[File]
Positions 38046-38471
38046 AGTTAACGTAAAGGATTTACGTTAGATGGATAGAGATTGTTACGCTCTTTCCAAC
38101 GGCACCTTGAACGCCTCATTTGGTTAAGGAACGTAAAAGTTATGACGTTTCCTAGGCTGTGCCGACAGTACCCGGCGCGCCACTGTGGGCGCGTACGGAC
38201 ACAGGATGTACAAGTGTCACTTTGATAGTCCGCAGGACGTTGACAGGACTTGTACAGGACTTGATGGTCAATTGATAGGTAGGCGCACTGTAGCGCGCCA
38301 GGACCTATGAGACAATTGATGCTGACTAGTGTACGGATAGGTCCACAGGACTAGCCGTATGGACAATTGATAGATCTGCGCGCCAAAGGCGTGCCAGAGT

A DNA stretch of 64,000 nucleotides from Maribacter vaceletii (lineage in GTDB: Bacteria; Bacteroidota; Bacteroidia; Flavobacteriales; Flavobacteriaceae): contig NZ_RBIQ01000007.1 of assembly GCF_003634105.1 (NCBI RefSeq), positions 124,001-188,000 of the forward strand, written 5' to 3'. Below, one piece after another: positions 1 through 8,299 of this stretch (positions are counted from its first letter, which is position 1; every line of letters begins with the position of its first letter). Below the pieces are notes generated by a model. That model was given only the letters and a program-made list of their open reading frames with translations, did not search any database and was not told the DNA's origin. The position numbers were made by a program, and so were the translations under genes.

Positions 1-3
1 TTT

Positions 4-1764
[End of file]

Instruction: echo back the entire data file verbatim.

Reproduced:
Positions 38046-38471
38046 AGTTAACGTAAAGGATTTACGTTAGATGGATAGAGATTGTTACGCTCTTTCCAAC
38101 GGCACCTTGAACGCCTCATTTGGTTAAGGAACGTAAAAGTTATGACGTTTCCTAGGCTGTGCCGACAGTACCCGGCGCGCCACTGTGGGCGCGTACGGAC
38201 ACAGGATGTACAAGTGTCACTTTGATAGTCCGCAGGACGTTGACAGGACTTGTACAGGACTTGATGGTCAATTGATAGGTAGGCGCACTGTAGCGCGCCA
38301 GGACCTATGAGACAATTGATGCTGACTAGTGTACGGATAGGTCCACAGGACTAGCCGTATGGACAATTGATAGATCTGCGCGCCAAAGGCGTGCCAGAGT

A DNA stretch of 64,000 nucleotides from Maribacter vaceletii (lineage in GTDB: Bacteria; Bacteroidota; Bacteroidia; Flavobacteriales; Flavobacteriaceae): contig NZ_RBIQ01000007.1 of assembly GCF_003634105.1 (NCBI RefSeq), positions 124,001-188,000 of the forward strand, written 5' to 3'. Below, one piece after another: positions 1 through 8,299 of this stretch (positions are counted from its first letter, which is position 1; every line of letters begins with the position of its first letter). Below the pieces are notes generated by a model. That model was given only the letters and a program-made list of their open reading frames with translations, did not search any database and was not told the DNA's origin. The position numbers were made by a program, and so were the translations under genes.

Positions 1-3
1 TTT

Positions 4-1764